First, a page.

Gone are the days of dining in fresh air from open windows and doors at Los Alamos restaurants.
The New Mexico Environment Department issued warnings to the Pajarito Brewpub and Grill and the Dixie Girl Restaurant in downtown Los Alamos for having open windows while serving diners.
“The inspector tapped me on the shoulder at noon Wednesday and held his badge in my face. The restaurant was packed with our lunch crowd and he told me he could issue me a citation but would give me a warning instead,” Brewpub co-owner Patrick Mockler-Wood told the Los Alamos Daily Post. “He said I had to keep the garage door between the dining room and our outside eating area closed from now on.”
Mockler-Wood and his three partners opened the Pajarito Brewpub in November 2012 at 614 Trinity Dr. He explained that they submitted their restaurant drawings and plans to NMED for approval. He said an inspector physically visited the eatery and even walked out through the garage door and stood in the outside eating area before granting approval.
“If they approved our plans eight months ago, than why when the Los Alamos population is finally getting a chance to enjoy our open air dining are they shunning it,” Mockler-Wood said. “This is just one more thing that’s hurting small businesses – not just in Los Alamos but across the state. The open air concept is popular in restaurants throughout New Mexico, in Colorado and many other states … I understand about rodents and insects and we take a lot of care to avoid that type of problem, so to now deny us the ability to open our garage door for our diners just isn’t fair.”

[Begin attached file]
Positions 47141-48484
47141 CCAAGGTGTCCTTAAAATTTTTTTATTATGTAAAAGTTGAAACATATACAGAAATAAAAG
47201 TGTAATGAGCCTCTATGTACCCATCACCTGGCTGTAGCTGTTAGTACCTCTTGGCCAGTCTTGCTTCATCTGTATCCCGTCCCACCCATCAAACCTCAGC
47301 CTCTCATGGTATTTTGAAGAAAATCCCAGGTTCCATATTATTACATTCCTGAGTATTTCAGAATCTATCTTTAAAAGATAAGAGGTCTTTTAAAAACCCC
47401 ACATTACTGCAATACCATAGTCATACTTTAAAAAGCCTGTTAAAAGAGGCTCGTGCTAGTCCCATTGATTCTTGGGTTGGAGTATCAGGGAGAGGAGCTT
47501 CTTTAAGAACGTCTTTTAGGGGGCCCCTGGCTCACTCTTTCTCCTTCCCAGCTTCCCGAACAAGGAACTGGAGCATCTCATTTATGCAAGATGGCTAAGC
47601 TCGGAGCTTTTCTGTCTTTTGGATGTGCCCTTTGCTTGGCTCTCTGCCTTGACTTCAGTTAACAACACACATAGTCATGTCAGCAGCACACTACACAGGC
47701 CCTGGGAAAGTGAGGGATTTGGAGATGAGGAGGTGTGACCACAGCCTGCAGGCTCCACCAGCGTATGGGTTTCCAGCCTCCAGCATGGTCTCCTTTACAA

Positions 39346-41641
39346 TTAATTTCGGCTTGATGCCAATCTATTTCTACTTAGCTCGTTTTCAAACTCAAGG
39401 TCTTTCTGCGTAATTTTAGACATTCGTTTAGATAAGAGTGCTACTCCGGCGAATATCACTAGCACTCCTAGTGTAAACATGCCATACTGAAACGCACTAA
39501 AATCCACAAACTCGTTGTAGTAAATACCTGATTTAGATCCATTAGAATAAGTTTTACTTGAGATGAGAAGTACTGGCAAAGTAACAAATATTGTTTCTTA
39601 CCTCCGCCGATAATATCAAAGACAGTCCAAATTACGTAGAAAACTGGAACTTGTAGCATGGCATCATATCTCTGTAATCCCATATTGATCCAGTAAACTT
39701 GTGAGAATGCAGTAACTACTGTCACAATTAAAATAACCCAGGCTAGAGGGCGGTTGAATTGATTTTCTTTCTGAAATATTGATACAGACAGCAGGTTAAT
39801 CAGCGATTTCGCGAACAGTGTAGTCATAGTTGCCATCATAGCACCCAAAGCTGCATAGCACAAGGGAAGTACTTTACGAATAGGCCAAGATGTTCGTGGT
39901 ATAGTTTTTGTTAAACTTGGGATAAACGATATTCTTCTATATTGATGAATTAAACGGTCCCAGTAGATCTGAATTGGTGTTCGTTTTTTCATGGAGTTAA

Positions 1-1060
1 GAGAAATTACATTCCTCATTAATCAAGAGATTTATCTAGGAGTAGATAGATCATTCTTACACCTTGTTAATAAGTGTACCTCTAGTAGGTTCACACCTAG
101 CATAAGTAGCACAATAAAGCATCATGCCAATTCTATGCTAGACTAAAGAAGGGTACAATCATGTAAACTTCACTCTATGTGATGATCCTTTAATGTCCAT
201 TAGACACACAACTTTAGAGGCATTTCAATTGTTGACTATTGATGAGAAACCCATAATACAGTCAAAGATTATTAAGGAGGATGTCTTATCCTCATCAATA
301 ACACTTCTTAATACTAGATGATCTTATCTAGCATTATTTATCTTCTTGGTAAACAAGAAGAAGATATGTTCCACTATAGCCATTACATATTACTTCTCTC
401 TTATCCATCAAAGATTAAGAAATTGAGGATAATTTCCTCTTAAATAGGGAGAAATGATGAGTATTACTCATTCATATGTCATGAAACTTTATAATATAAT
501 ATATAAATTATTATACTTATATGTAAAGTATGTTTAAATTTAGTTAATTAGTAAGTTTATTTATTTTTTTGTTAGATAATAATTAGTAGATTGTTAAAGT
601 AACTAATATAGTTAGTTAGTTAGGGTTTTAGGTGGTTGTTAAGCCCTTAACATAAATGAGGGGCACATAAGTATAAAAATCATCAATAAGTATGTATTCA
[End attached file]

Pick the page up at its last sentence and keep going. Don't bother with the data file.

Pajarito Brewpub outdoor dining. Photo by Carol A. Clark/ladailypost.com
With a quick search on the Internet, Mockler-Wood said he found more than a dozen popular restaurants in Santa Fe and Albuquerque with an open air dining concept similar to his.
“The Dixie Girl Restaurant and its predecessor Central Avenue Grill have been operating with four garage doors open in nice weather for 15 years,” Mockler-Wood said. “It makes no sense to tell us both that we can’t open our garage doors anymore.”
Denise Lane opened the Dixie Girl Restaurant in the former Central Avenue Grill space at 1789 Central Ave., in 2012. She confirmed with the Los Alamos Daily Post this morning that the inspector was at her eatery about two weeks ago. He told her she needed to keep her overhead doors closed, she said.
“The inspector is a really nice guy and this is his opinion, which I don’t happen to agree with,” Lane said. “Our customers love the open windows and I am working on a solution that I hope he will accept because we really do want to provide the open air dining concept for our customers.”
The impetus behind the statewide law is “to protect against the entry of animals, birds, insects and rodents into eating establishments.”
According to New Mexico Regulations and Statutes, from which the department derives its authority to regulate food service and processing (revised Jan. 1, 2010), 188.8.131.52 E. “Doors And Windows” states in part: All openings to the outer air shall be effectively protected against the entrance of animals, birds, insects and rodents. Proposed protective measures shall be submitted in writing to the Health Authority for approval.